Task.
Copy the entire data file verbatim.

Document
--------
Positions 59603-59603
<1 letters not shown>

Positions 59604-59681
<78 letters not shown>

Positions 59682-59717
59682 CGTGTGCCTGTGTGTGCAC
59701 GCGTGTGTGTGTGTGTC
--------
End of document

Positions 59603-59603
<1 letters not shown>

Positions 59604-59681
<78 letters not shown>

Positions 59682-59717
59682 CGTGTGCCTGTGTGTGCAC
59701 GCGTGTGTGTGTGTGTC